Headline: The Advisory Role of Citizens’ Assemblies in Germany and Poland

Poland's national citizens' assembly on energy costs
Poland's national citizens' assembly on energy costs. Wojciech Radwański

In a new publication we examine how citizens contribute to contemporary policy advice through citizens' assemblies – a form of public participation that has become increasingly popular in Germany and Poland in recent years. 

Citizens are rarely involved in traditional forms of policy advice. But this is beginning to change and one could almost speak of a “participatory turn”, underpinned by the emergence of forms of policy and social consultation that afford citizens a more active role. Whether political decision-makers harness the full potential of citizens’ expertise depends to a large degree on how assemblies are initiated and conducted.

Putting citizens’ expertise to work

In a contribution to a new anthology, my colleague Daniel Oppold and I analyze citizens' assemblies from this perspective and consider whether they can be considered an independent form of public consultation to advise policymakers. A closer look at some citizens' assemblies previously held in Germany and Poland shows that this format is well-suited to enhance and expand the contemporary policy advice landscape. Specifically, citizens’ assemblies can create spaces in which the views of citizens selected by lottery take centre-stage alongside the collaborative development of policy recommendations. These spaces of discourse and their outputs enable policymakers – and society at large – to tap into citizens' experiential knowledge and thus differ considerably from other forms of public consultation.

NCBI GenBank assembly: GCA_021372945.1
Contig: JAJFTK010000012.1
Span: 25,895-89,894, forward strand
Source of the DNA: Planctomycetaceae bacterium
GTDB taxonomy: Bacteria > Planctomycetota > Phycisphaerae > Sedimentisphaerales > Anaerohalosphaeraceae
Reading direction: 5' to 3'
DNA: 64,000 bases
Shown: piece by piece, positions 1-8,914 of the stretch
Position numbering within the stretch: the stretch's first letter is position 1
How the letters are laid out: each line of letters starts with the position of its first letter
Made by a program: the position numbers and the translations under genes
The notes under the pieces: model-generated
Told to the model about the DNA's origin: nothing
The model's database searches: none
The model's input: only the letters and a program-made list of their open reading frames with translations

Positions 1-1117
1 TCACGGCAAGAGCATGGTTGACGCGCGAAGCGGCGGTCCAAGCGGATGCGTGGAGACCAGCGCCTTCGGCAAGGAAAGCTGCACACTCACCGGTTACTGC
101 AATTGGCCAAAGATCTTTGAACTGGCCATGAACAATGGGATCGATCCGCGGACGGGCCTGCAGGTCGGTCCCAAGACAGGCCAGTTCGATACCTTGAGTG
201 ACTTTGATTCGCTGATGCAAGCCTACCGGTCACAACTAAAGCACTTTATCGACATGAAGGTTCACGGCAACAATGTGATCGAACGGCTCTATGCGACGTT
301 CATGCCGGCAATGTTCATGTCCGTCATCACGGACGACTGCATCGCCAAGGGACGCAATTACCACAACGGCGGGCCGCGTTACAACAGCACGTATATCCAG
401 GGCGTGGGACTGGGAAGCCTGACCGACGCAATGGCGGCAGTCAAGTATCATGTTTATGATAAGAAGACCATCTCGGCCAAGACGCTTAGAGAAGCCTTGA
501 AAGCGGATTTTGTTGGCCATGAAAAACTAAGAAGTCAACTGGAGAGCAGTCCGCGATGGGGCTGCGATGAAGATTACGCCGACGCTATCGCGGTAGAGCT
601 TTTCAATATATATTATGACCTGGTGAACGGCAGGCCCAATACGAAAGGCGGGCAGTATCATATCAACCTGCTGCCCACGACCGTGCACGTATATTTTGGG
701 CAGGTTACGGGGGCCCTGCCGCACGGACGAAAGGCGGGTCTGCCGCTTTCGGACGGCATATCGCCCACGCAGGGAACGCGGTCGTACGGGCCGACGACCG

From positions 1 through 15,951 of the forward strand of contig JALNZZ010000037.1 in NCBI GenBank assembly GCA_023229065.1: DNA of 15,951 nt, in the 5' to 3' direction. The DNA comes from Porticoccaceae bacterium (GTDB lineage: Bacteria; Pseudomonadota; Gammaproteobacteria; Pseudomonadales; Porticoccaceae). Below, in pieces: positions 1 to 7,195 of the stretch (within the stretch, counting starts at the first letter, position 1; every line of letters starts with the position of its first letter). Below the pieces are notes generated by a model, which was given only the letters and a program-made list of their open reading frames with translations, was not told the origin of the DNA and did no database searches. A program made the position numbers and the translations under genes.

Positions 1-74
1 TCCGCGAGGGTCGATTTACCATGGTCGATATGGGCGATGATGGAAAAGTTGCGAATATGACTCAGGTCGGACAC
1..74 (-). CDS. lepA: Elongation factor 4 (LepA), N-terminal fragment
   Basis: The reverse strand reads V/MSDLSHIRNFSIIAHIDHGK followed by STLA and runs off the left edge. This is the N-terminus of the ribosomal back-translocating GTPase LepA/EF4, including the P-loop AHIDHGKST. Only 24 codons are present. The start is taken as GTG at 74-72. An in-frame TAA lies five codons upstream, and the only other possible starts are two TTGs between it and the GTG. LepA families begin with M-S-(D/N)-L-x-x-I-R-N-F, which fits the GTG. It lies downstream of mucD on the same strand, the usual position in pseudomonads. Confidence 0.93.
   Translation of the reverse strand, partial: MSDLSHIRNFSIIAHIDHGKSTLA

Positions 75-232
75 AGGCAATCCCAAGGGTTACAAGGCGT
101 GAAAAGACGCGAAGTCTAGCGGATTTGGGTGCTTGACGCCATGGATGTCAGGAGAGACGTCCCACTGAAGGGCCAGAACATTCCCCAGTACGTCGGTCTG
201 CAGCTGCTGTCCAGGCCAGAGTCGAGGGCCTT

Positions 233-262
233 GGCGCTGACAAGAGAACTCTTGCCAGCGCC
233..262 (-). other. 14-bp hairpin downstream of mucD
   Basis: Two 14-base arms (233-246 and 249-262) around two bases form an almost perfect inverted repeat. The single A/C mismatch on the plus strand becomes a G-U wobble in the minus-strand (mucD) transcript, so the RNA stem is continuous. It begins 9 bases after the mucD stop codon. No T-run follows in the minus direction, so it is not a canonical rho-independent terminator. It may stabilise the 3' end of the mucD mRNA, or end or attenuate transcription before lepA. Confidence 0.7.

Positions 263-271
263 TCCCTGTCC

However, the success of efforts to tap into this potential depends on a number of factors that influence both the quality of the process and the resulting recommendations. While the interactions and input provided by citizens are crucial, it is important not to overlook the broader circumstances surrounding the process and its preparation. The legal standing of the process and its integration within the democratic institutional ecosystem are particularly important, for example.

Involving citizens’ assemblies in decision-making processes

Our research covered a range of Polish, German and international case studies. We were interested to note that in several cases, citizens’ assemblies were granted mandates that went beyond a purely advisory capacity. In Poland, for example, some leaders in local government pledged to implement recommendations that received the backing of over 80 percent of a citizens’ assembly. Putting this into practice has proved tricky at times, but this commitment on the part of democratically elected officials and bodies adds substantial weight to public participation processes and shifts some decision-making power to the public – as represented by the citizens’ assembly – albeit indirectly. With this development, citizens’ assemblies are pushing at the limits of policy advice and social consultancy. By granting them a stake in decision-making, these political actors have recognized citizens’ assemblies – unlike expert commissions or stakeholder participation processes – as a form of deliberative democracy with the capacity to deliver outcomes with a legitimacy similar to that of representative democracy.